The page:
Yisaheur enthusiastically manipulated the controls before him, bringing up the transmission on a large screen, so they could both view it. Ma’jadaloon braced herself for the disappointment of an asteroid field or the useless beauty of nebula. It was true that they’d seen some amazing things along their journey and she would at least return home with some great photos to show her family. Along with the disgrace of failure.
The picture crackled and fizzed for a moment, and then resolved itself into vaguely recognisable information. Both crew-mates instantly recoiled from the bright, garish colours and blaring noise.
Letters and figures flashed aggressively, alongside rapidly moving images of unfamiliar objects and what looked like they might possibly be live creatures. They were grotesque, with stringy hair sprouting from the top, and gangly limbs sticking out from the bottom and sides. What may or may not have been their faces were horrifyingly flat and what might conceivably be mouths stretched to reveal blunt, square teeth. They brandished objects at one another, perhaps engaging in some kind of ritualistic battle.
Meanwhile, a constant droning noise overwhelmed the crew-mates’ auditory sensors with incomprehensible sounds.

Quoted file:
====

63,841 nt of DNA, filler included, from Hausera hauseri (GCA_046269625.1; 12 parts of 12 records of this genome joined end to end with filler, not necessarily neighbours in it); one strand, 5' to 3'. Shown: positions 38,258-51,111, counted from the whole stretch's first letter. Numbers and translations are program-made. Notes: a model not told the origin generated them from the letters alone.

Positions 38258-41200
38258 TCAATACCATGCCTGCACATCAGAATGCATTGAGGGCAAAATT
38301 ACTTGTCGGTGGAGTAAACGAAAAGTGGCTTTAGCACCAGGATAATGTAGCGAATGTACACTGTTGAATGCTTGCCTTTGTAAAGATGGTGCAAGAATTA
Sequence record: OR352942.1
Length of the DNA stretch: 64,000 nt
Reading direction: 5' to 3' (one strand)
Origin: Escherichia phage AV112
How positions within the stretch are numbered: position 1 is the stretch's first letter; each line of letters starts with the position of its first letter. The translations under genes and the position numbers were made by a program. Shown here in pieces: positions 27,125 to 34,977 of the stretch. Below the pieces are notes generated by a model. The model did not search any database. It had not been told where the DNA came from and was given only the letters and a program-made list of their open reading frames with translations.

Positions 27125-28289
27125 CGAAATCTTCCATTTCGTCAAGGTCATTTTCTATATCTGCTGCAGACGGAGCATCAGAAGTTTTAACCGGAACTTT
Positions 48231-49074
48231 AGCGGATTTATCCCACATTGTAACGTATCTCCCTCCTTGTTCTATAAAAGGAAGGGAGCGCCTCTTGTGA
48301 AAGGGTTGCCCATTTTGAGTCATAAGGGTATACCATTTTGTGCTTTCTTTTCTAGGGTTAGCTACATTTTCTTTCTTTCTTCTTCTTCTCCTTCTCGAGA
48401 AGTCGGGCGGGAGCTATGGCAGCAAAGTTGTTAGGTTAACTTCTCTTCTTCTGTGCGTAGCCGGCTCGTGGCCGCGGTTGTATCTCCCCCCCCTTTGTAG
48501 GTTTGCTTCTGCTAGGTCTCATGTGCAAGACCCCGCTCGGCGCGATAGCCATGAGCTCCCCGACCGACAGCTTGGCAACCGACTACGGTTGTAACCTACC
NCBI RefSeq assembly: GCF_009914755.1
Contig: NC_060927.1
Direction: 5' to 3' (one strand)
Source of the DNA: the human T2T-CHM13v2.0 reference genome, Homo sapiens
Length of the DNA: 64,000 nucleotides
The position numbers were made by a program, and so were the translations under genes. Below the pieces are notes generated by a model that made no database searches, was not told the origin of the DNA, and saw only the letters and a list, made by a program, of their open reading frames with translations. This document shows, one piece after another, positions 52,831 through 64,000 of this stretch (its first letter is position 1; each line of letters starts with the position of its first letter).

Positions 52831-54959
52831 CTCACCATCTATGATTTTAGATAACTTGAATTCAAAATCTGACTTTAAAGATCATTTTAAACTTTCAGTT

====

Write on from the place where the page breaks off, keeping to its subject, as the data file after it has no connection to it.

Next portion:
“These silicone pot scourers are multi-functional, heat-resistant cleaning tools! Revolutionise your washing up with these easy and quick scrubbing solutions from Housewife’s Essentials! Heat-resistant up to 300 degrees! Dishwasher safe - can be washed and dried quickly! Only $12.99 for a pack of forty-seven! Thirty day money-back guarantee! Order now while stocks last!”
Ma'jadaloon reached out a tentacle and stabbed the control that would shut off the screen. She experienced an almost physical rush of relief as silence mercifully fell in the cabin once more.
Yisaheur looked up at her in consternation. “Perhaps we’ll give that system a wide berth after all. What do you think?”
Ma’jadaloon considered. Was it possible they had finally found what they were looking for after all this time? She imagined the joy and anticipation of Finargle High Command when they received the report that the crew-mates had discovered some kind of civilisation. The citizenry would go crazy with excitement. She and Yisaheur would be hailed as the heroes of the whole expedition.
But could they really subject their homeworld to contact with whatever insane society was bombarding space with such a painful sensory assault? And were they sure there was really a comprehensible intelligence behind the broadcast? Perhaps it was just an accidental byproduct of some kind of natural phenomenon, and signified nothing more than strange, meaningless emissions from the planet. And, even if the source of the transmissions was intelligent, it seemed like they were warlike and aggressive, and would probably respond to any attempt at contact with violence.
Ma’jadaloon decided it wasn’t worth the risk.
“Just list it as uninhabited and let’s move on,” Ma'jadaloon agreed with a shudder.
They went about their duties, focusing on the next stop on their exploration mission, and leaving the unpalatable system far behind.